Half a Glass, Please. Red.

On Friday, we closed the door of our Mexican house and said an early morning goodbye to the bougainvillea, finally blooming, and the hibiscus in full flower

We’d spent the day before packing and repacking. I felt the usual annoyance at the amount of camera and computer paraphernalia that makes our carry-on suitcases and backpacks heavier than is reasonable for a couple of 70-somethings.

“Can you find a spot for this?” Two hard drives and a pair of binoculars appeared on the bed beside my backpack, which I had naively believed would be nearly empty. I sighed and bit back a response. I should know by now. I will never be one of those women who travels with a colourful woven bag slung over her shoulder, containing nothing but her passport, her wallet, a good book, and a shawl.

In Friday’s pre-dawn, the now heavily-loaded backpack on my shoulders, I closed the door behind me. Jack had already packed the suitcases into the car, which we will leave at the airport for friends to pick up and store until we return. It is like every return trip. And like no other. It is February, too early to go home. We have had only three days to prepare. That was when we learned that the cluster of symptoms Jack has been experiencing since our arrival in December—even earlier as we look back—was due to a large malignancy on his left kidney. We were going home for further tests and treatment, unsure sure what was awaiting us.

After a day with our kids and grandkids in Kitchener, we are now home. Galen travelled with us and is spending a few days with us—an upside of the medical emergency is time alone with our youngest son. Home is where we need to be now, dirty heaps of sloppy snow notwithstanding. I had thought a month or so of crisp, bright winter would be good for my soul, another possible up-side, but instead we are welcomed home by a February thaw: gray, drizzle, snow turning to ice on its way to becoming slush.

We are still unsure exactly what’s ahead, but this morning we met with the urologist, who presented us with an overview of treatment possibilities. Although Jack brought piles of test results and documentation from the hospital in Mexico, the system here requires its own results, so the doctor is ordering additional tests and repeats of the Mexican ones. We see the doctor again on Thursday, at which point he should have the results he needs and begin to map the way forward.

Jack is a glass half full guy—annoyingly optimistic at times, if truth be told, but optimism will serve him well for the next while. And though it goes against my nature, I will be trying to walk on the sunny side too, looking at only the bottom half of the glass. Maybe I’ll shift from white wine to red—easier to see the fill-line.

I don’t want to turn this site into a cancer blog. I’ll continue writing about other things. But most of you know Jack, and this is a way to keep you up-to-date as things evolve.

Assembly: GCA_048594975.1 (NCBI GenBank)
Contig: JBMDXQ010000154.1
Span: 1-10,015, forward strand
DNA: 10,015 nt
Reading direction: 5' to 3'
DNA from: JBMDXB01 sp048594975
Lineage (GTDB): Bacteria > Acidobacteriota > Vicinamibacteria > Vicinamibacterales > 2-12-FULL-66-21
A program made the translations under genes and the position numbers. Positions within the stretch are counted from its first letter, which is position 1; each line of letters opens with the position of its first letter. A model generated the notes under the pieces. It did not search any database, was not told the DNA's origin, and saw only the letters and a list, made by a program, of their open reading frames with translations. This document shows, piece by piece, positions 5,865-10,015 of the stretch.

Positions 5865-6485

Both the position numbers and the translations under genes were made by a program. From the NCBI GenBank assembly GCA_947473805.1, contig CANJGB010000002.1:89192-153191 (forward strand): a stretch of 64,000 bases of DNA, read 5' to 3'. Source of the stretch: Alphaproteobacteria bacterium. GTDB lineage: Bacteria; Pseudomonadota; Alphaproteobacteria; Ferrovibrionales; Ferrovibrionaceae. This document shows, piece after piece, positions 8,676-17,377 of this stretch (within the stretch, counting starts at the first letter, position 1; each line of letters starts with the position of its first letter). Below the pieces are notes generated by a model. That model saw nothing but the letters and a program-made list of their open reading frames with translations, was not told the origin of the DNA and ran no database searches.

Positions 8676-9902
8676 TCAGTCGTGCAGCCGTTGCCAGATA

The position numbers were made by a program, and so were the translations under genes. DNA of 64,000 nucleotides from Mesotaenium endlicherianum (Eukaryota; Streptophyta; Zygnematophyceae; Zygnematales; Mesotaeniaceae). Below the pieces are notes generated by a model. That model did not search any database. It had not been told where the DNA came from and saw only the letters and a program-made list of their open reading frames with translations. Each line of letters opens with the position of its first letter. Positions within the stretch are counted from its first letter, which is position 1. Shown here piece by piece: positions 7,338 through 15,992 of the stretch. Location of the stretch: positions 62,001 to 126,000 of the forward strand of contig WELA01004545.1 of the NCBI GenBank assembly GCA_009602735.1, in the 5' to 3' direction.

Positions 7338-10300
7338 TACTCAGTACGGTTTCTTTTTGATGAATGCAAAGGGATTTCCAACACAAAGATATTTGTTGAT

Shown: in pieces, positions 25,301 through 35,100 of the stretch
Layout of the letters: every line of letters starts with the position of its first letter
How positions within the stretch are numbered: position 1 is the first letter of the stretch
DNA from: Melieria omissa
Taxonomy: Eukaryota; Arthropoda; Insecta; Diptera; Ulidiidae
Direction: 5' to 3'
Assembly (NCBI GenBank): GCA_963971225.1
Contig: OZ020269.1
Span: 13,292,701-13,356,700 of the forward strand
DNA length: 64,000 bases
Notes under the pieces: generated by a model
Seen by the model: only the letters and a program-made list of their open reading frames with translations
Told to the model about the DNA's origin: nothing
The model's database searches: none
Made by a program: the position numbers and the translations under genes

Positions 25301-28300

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7 Responses to Half a Glass, Please. Red.

  1. Bill Mohrman says:

    Paula (and Jack):
    Thank you for the update. I’m sure all of your friends will be anxious to know how things are progressing. Progressing!
    One way to keep this from becoming a cancer blog, would be to establish an account on CaringBridge.com, which is designed to be a channel of communication between people facing significant medical situations and their family and friends. I allows one to post journal entries (even pictures if you want) and allows family and friends to send messages to you. My late wife Sue had a CaringBridge account and it was a quite successful avenue of communication.

  2. Marilyn says:

    Thanks for the update. Keeping my fingers crossed.

  3. Angileen Gallop says:

    We’ll sneak a little vino into the writing group. Looking forward to seeing you again. Prayers for Jack’s health.

  4. Sue Corcoran says:


    Thanks for the update. We’ve been thinking of you. I have wanted to write but didn’t know what to say. So I’ve have been keeping my mouth shut and my fingers crossed.

    When John was diagnosed with bladder cancer three years ago, well, I’m happy to say I don’t quite remember how I felt. I think I was in denial most of the time. John, bless him, stayed pretty cool about it all just so I wouldn’t worry too much. His surgeon was wonderful and so was/is the oncologist.

    Drs. and what they can do these days . . . Astounding. Love to you both, Sue and John


  5. carolynrmiller says:

    Thanks for keeping us (all) posted. And wishing both of you a huge dose of optimism, along with whatever other treatments are in store.

  6. Annie C. Smith says:

    so glad you wrote. I have been thinking about you both. Writing is a good grounding tool. You will be missed tomorrow but somewhat there in spirit I am sure. With much love to you both.

  7. katie hayhurst says:

    No, it’s not a cancer blog. It’s a ‘life blog’… including the trials and tribulations that go along with life, from time to time. Really appreciate the update, Paula, and I love the way you are able to express so well the real you, and the real Jack. You know yourselves well. You’ll be learning a lot more about yourselves through this, I expect. You are wonderful friends, and we wish you all the best over this next while. Glad you are home! Please keep the updates coming. Big Hugs. k&d

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